Lose a Third Straight at Lambeau? Nevermore.

Posted November 17th, 2017 @ 04:11pm

For the second straight week, the Packers find themselves in must-win territory, facing a team rested and ready coming off a bye. At 4-5, the Baltimore Ravens have been an enigma this season, but they are usually ready after extra rest, 7-2 under John Harbaugh.

This is a team that opened the season with a 20-0 shutout at Cincinnati. Since then, they've gotten smoked 44-7 to the Jaguars, shut out the Dolphins and lost at home to the Bears. They've been even more inept on offense than Chicago, but have a tough, physical, bend but don't break defense and a top tier special teams unit.

The Packers return home from their much needed win over the Bears as two point underdogs to Baltimore, hoping to ride that momentum to a second straight win. With a prime time game in Pittsburgh on the horizon, the Pack can't afford to lose a third straight home game if they want to stay in the NFC race long enough for Aaron Rodgers to heal. Realistically, the Pack needs to win three of the next four and this one looks like the second toughest game during that stretch.

Complicating matters is the Packers' health at running back. They're without the top two guys on the depth chart in this matchup: Aaron Jones will miss at least a month with a sprained MCL and Ty Montgomery will sit this one out after re-aggravating his rib injury. So Jamal Williams will need to follow up on his impressive showing last week, complemented by fellow rookie Devante Mays, because make no mistake: the way to beat these Ravens is with the ground game.

Baltimore's run defense ranks 28th in the league, having surrendered 231 to the Bears and more than 160 to the Steelers, Vikes and Jags. With temperatures likely hovering around 30 on Sunday, it will be a good day to run the football. Baltimore will load the box to stop the run, so Brett Hundley will need to loosen them up early and complete some passes to keep that unit honest.

He will have to deal with ageless pass rusher Terrell Suggs, who will probably match up against Justin McCray. At 35, Suggs still has juice, with 5.5 sacks this season. His fellow pass rushers will get help with multiple blitzes, as the aggressive Ravens D will look to force Hundley into mistakes. The Ravens' strength is on the back end with three solid corners: Jimmy Smith (who's dealing with an Achilles injury, but will likely play), Brandon Carr and rookie Marlon Humphrey. Former Charger FS Eric Weddle remains the quarterback of the unit.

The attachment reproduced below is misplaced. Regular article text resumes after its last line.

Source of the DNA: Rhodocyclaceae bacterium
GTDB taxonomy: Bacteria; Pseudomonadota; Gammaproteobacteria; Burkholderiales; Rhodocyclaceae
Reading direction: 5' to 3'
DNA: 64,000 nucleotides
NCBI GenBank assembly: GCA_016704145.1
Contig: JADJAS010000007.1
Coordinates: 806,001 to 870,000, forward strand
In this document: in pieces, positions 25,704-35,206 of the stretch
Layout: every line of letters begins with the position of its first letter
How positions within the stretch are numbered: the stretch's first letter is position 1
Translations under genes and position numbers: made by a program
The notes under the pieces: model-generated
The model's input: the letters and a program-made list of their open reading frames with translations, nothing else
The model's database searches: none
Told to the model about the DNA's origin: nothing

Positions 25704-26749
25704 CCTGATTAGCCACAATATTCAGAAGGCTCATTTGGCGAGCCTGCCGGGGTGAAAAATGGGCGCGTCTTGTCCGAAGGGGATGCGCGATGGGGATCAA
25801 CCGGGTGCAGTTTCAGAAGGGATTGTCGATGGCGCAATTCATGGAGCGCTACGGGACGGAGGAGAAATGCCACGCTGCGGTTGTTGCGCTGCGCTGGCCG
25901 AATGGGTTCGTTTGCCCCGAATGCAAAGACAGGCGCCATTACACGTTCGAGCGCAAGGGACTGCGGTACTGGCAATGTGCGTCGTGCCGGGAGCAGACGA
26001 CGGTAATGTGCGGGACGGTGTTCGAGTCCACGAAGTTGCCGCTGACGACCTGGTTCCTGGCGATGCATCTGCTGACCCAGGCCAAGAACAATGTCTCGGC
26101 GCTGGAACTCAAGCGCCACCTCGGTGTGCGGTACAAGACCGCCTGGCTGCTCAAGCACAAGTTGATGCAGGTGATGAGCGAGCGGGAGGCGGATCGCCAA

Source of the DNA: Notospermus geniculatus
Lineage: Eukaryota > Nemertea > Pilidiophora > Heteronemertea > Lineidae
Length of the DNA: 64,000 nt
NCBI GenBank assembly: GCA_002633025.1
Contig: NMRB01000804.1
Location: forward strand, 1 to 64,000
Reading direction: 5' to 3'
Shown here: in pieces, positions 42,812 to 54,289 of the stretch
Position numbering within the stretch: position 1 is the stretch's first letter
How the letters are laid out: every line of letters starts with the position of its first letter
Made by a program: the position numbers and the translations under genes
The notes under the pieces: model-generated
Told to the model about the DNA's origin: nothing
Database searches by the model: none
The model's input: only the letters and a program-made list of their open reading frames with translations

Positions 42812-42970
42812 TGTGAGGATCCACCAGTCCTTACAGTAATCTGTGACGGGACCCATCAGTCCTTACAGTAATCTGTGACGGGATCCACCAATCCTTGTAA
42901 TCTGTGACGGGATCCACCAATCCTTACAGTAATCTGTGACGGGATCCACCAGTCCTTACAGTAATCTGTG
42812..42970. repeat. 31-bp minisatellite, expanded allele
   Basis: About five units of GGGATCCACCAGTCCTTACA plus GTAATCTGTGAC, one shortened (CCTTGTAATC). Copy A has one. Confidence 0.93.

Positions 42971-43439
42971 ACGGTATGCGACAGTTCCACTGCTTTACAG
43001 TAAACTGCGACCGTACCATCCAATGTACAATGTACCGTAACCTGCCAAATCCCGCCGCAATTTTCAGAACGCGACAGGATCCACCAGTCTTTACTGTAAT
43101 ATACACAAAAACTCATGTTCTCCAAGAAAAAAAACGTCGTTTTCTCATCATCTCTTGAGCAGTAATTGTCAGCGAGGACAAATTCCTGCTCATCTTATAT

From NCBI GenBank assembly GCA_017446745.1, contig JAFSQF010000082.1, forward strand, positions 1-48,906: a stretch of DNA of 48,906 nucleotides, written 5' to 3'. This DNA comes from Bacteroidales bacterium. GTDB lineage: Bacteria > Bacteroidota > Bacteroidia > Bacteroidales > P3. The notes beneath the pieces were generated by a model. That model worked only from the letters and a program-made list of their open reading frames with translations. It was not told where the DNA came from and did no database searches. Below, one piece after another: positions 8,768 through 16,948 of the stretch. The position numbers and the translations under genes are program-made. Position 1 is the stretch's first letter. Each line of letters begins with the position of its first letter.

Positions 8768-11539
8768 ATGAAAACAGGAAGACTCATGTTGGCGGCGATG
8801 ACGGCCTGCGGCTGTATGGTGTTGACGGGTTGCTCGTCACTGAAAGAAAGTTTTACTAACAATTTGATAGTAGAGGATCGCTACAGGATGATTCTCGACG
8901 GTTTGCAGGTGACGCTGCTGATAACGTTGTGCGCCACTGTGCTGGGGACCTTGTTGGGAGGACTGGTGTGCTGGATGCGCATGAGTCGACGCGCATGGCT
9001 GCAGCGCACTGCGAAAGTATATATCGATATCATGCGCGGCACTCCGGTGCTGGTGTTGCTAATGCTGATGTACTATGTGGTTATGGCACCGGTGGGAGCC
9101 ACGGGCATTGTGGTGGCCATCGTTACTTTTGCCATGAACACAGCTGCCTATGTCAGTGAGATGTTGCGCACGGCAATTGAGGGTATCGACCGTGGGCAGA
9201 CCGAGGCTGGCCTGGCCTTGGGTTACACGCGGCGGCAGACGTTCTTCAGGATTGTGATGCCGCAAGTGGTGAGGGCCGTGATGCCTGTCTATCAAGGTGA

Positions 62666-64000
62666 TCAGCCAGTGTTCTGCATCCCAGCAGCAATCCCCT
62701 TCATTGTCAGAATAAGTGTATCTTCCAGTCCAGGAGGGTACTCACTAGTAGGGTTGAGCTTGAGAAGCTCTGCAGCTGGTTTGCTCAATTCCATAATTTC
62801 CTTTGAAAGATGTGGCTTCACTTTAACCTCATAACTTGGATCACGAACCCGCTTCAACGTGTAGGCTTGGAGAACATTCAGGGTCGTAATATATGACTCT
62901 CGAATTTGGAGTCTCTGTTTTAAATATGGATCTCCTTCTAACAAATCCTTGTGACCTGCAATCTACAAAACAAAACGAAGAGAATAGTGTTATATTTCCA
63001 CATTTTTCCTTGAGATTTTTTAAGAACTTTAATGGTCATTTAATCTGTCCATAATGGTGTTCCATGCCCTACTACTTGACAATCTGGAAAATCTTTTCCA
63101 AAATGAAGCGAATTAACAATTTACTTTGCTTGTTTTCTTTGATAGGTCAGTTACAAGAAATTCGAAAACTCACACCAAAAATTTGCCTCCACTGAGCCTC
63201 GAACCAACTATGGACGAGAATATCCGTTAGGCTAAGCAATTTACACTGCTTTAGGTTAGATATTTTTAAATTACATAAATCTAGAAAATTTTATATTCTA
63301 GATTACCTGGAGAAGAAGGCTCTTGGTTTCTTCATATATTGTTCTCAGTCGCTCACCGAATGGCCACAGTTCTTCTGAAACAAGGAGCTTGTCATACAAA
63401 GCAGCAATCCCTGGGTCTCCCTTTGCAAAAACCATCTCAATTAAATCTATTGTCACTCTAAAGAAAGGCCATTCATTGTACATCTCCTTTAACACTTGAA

The Ravens' defense is #2 against the pass this season and have a league leading 13 interceptions. Hundley has been good at protecting the football the last two games, but faces a much stiffer test on Sunday. We'll need to see last week's fourth quarter version of Hundley on Sunday if the Pack is to spring the mild upset.

Meanwhile, the Pack's defense will meet up with a pedestrian offense that might get a huge shot in the arm with the potential return of running back Danny Woodhead. He's played exactly one series in the last 23 games; he missed last season, then caught three balls on the Ravens' first series in the opener this season and then left with a hamstring injury. He's still on IR as I write this, but is eligible to play Sunday if he comes off before 3pm Saturday. When healthy, Woodhead is one of the most dangerous pass catchers out of the backfield--something the Packers have had trouble dealing with for years.